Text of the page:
Why we don't need to worry about Apple blocking our iPhone cameras (yet)

This is one patent that could definitely be used for evil, but just because it exists doesn't mean Apple plans to use it.

mos def concert2
Susie Ochs

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Shooting iPhone videos at a rock concert is kind of like buying a $75 sweatshirt at that same rock concert: It seems like a good idea at the time, something to keep you warm, something you’ll treasure after you’re back home and the evening’s spell has worn off. Then the next day you realize you’re out $75 and your phone is full of a bunch of shaky, blurry, badly shot videos with awful, blown-out sound.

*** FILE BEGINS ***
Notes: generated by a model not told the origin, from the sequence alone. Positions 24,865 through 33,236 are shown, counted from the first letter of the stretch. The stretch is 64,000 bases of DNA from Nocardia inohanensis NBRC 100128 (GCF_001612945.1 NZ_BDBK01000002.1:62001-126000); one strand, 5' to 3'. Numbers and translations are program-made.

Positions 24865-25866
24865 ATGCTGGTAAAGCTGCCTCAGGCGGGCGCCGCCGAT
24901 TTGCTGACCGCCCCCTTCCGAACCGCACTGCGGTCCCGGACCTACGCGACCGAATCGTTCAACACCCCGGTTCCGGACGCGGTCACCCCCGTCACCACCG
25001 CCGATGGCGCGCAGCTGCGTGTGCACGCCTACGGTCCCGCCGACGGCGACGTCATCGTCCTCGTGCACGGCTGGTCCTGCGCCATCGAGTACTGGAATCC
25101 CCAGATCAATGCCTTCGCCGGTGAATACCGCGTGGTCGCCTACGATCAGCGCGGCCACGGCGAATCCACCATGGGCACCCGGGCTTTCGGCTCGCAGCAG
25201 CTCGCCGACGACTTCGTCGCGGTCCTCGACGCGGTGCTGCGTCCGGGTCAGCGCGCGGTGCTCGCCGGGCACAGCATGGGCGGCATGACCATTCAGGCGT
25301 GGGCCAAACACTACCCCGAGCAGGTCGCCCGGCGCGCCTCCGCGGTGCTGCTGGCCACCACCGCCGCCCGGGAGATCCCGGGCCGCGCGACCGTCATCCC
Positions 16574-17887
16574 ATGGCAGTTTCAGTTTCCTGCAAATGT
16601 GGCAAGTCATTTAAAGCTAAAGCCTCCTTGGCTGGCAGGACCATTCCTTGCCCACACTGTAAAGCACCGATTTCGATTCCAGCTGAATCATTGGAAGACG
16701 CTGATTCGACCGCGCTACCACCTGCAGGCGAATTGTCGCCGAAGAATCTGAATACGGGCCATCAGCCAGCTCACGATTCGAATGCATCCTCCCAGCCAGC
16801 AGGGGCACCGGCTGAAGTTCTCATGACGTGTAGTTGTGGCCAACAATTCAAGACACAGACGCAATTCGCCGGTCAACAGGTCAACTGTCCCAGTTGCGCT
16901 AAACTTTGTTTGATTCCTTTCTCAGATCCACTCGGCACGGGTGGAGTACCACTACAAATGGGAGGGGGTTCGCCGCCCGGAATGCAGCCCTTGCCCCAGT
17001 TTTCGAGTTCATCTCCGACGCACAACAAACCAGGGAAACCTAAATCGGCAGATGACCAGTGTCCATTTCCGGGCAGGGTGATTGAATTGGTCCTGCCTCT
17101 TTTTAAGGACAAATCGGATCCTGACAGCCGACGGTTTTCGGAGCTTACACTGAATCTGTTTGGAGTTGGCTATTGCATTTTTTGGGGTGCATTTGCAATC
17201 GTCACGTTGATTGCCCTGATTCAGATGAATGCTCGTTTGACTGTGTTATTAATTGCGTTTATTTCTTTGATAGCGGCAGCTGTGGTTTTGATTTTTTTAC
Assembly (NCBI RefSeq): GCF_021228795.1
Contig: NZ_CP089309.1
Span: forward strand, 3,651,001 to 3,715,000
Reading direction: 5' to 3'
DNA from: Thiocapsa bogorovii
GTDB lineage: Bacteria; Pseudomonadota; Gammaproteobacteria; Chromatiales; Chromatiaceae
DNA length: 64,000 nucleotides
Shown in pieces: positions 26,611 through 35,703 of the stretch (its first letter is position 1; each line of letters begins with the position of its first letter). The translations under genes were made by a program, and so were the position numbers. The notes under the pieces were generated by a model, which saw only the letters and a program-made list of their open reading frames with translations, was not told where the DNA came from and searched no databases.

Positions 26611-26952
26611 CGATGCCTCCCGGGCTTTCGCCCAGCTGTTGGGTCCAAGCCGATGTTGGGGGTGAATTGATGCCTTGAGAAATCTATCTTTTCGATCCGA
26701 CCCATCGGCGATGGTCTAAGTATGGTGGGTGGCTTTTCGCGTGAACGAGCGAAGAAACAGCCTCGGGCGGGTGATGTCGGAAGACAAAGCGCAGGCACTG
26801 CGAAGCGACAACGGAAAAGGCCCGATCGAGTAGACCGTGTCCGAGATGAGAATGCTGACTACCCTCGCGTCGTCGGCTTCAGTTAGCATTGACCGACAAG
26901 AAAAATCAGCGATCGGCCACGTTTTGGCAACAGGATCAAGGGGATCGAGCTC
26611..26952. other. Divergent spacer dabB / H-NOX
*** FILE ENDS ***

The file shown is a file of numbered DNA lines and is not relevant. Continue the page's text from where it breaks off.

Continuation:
Apple recently received a patent for technology to block an iPhone’s camera in certain locations. An infrared device on stage at a concert (or in a movie theater, or somewhere else where they don’t really want you taking pictures) would emit light that would notify the phone to temporarily restrict the device’s camera.

Unfortunately, if you can block iPhone cameras from working at an Adele concert, nothing is stopping you from blocking them at a political protest or street riot. And that could be a huge blow to citizen journalism.

Now, Apple hasn’t rolled this technology out yet, and it’s possible the company doesn’t plan to use this patent at all—maybe Apple only wants it to keep other companies from using a similar method. In this week’s episode of The iPhone Show, Oscar examines the possible implications of this patent, and whether we’re just better off suffering the fools who hold their iPhones aloft from the first song to the final encore.

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